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Heavy Hitter

He gives lectures to Deutsche Bank executives. He’s rubbed shoulders with billionaire investor Warren Buffett. And he’s been offered millions to ply his trade elsewhere. So, what the heck is Oakland A’s General Manager billy beane still doing in the East Bay?


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Photograph by Thomas Broening

(page 1 of 5)

Billy Beane does not exactly fit the image of a best-seller-inspiring, globe-trotting business guru. The A’s general manager often wears shorts and sandals to work, for heaven’s sake. Now picture Beane, in those shorts and sandals, completing a phone call with a player agent or rival general manager, and launching his broad-shouldered, six-foot-four-inch frame into an impromptu victory dance, right there next to the desk in his office.

David Forst, the A’s assistant GM, whose own office is across the hall, has occasionally witnessed Beane’s “shimmy” when he gets what he wants out of a phone conversation. The dance is about the ambitious Beane getting his way, of course, but it’s also about his hyperactive energy and uncommon style, traits that help explain the A’s improbable success over the past decade—and shed light on why the franchise and its marquee executive are such an enduring match.

Beane, 46, counts as a fixture on the East Bay sports scene. He marked his 10-year anniversary as Oakland’s general manager last October (unusual longevity in the sports world) and will reach 20 years with the organization in November, dating from his arrival as a free agent outfielder in 1988. The A’s have made the playoffs five times during his tenure and entered 2008 with the fourth-best record in the Major Leagues since he took charge.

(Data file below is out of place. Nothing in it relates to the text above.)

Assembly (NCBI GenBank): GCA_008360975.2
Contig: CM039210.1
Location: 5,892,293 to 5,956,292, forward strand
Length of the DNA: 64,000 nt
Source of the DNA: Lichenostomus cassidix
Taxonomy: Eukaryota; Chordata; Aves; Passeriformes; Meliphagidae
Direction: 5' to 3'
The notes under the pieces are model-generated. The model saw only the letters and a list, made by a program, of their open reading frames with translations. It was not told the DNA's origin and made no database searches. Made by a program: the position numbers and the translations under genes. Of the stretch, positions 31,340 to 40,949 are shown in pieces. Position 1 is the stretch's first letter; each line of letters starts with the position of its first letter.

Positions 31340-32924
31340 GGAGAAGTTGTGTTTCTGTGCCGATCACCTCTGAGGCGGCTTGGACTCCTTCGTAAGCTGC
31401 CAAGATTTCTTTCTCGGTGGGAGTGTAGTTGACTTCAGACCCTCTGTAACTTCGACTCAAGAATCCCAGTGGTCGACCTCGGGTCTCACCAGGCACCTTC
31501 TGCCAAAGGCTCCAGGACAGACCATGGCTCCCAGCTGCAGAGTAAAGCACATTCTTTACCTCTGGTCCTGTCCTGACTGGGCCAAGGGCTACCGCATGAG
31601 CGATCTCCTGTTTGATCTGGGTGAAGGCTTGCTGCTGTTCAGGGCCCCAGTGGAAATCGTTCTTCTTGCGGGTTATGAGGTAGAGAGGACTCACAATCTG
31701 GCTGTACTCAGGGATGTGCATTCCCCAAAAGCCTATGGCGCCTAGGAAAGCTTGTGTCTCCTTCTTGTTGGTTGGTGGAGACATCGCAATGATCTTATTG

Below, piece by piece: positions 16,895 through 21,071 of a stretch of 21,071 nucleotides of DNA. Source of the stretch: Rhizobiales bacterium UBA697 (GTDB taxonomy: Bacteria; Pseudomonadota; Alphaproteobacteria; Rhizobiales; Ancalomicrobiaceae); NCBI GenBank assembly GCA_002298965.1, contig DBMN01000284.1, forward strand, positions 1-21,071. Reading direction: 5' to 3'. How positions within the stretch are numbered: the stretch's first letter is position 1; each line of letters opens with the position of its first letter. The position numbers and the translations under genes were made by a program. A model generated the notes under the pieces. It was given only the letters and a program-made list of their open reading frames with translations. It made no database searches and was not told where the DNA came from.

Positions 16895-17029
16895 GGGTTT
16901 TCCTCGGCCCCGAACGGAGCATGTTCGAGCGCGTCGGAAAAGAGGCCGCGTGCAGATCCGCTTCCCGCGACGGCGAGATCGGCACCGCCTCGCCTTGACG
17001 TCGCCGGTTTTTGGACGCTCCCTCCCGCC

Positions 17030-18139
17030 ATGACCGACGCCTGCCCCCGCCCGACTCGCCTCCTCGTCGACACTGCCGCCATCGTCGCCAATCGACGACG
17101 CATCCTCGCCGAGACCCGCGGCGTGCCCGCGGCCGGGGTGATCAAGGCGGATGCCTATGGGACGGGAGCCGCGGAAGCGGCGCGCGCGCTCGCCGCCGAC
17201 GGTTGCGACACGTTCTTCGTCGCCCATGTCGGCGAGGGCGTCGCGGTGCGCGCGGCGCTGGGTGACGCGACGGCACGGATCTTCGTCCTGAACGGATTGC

His signature mode of operation—making bold, splashy trades and squeezing sparkling results out of a meager budget—has gained the attention of companies outside baseball and could have vaulted him to any number of more prestigious teams (with deeper resources) by now. That he’s still here is surprising. “I really can’t imagine working for somebody else in a similar capacity,” Beane says. “My DNA now has Oakland A’s embedded in it.”
That sure seems to be the case, yet what about working for the A’s meshes so deeply with Beane’s personal motivations? It may be that in many ways the A’s, and the Bay Area, let Billy Beane be Billy Beane.

Beane might have attended a military academy if he hadn’t turned into a terrific athlete at Mt. Carmel High in San Diego. His father was a naval officer who moved the family west from Florida when Beane was six. By the time he was 18, Beane was tall and strapping, weighing 180 pounds. He was coveted by Stanford as a quarterback and selected by the New York Mets in the first round of the 1980 amateur baseball draft. He signed with the Mets and launched what became a profoundly disappointing career.

His numbers on the field—a .219 batting average and only three home runs in six Major League seasons—provided the roots of his front-office success. Beane found a lesson in his own struggles, in the disparity between grand expectations and scant production.

“There were a lot of guys who maybe weren’t the natural athlete I was, but they were much better baseball players,” he says. “I was sort of misjudged—they were measuring the wrong things, like running speed and strength, and they were undervaluing guys who actually did things (such as get on base and score runs) that contributed to winning games.”

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